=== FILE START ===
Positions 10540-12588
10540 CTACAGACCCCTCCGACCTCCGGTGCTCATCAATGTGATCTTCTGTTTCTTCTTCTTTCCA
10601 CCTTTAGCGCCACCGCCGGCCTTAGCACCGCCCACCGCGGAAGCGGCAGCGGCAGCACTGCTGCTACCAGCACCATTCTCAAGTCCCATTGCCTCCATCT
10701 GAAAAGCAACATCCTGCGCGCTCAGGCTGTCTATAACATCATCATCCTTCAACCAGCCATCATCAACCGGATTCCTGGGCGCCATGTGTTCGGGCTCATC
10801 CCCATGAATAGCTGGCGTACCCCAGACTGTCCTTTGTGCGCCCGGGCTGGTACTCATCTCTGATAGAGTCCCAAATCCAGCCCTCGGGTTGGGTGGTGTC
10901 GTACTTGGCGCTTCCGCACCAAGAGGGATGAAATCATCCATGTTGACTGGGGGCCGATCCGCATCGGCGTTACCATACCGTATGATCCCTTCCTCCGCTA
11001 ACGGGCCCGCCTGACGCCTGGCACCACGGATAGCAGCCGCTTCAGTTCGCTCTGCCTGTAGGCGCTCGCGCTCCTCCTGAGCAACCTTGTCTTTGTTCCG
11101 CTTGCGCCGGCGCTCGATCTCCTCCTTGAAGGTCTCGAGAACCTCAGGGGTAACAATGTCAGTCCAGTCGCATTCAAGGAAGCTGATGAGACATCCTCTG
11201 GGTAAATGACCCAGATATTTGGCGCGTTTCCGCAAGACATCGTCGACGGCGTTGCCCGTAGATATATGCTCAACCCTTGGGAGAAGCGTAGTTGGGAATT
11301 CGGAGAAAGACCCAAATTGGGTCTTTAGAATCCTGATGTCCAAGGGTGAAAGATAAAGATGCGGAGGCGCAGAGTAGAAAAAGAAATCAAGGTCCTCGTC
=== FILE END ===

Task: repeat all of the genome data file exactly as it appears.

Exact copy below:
Positions 10540-12588
10540 CTACAGACCCCTCCGACCTCCGGTGCTCATCAATGTGATCTTCTGTTTCTTCTTCTTTCCA
10601 CCTTTAGCGCCACCGCCGGCCTTAGCACCGCCCACCGCGGAAGCGGCAGCGGCAGCACTGCTGCTACCAGCACCATTCTCAAGTCCCATTGCCTCCATCT
10701 GAAAAGCAACATCCTGCGCGCTCAGGCTGTCTATAACATCATCATCCTTCAACCAGCCATCATCAACCGGATTCCTGGGCGCCATGTGTTCGGGCTCATC
10801 CCCATGAATAGCTGGCGTACCCCAGACTGTCCTTTGTGCGCCCGGGCTGGTACTCATCTCTGATAGAGTCCCAAATCCAGCCCTCGGGTTGGGTGGTGTC
10901 GTACTTGGCGCTTCCGCACCAAGAGGGATGAAATCATCCATGTTGACTGGGGGCCGATCCGCATCGGCGTTACCATACCGTATGATCCCTTCCTCCGCTA
11001 ACGGGCCCGCCTGACGCCTGGCACCACGGATAGCAGCCGCTTCAGTTCGCTCTGCCTGTAGGCGCTCGCGCTCCTCCTGAGCAACCTTGTCTTTGTTCCG
11101 CTTGCGCCGGCGCTCGATCTCCTCCTTGAAGGTCTCGAGAACCTCAGGGGTAACAATGTCAGTCCAGTCGCATTCAAGGAAGCTGATGAGACATCCTCTG
11201 GGTAAATGACCCAGATATTTGGCGCGTTTCCGCAAGACATCGTCGACGGCGTTGCCCGTAGATATATGCTCAACCCTTGGGAGAAGCGTAGTTGGGAATT
11301 CGGAGAAAGACCCAAATTGGGTCTTTAGAATCCTGATGTCCAAGGGTGAAAGATAAAGATGCGGAGGCGCAGAGTAGAAAAAGAAATCAAGGTCCTCGTC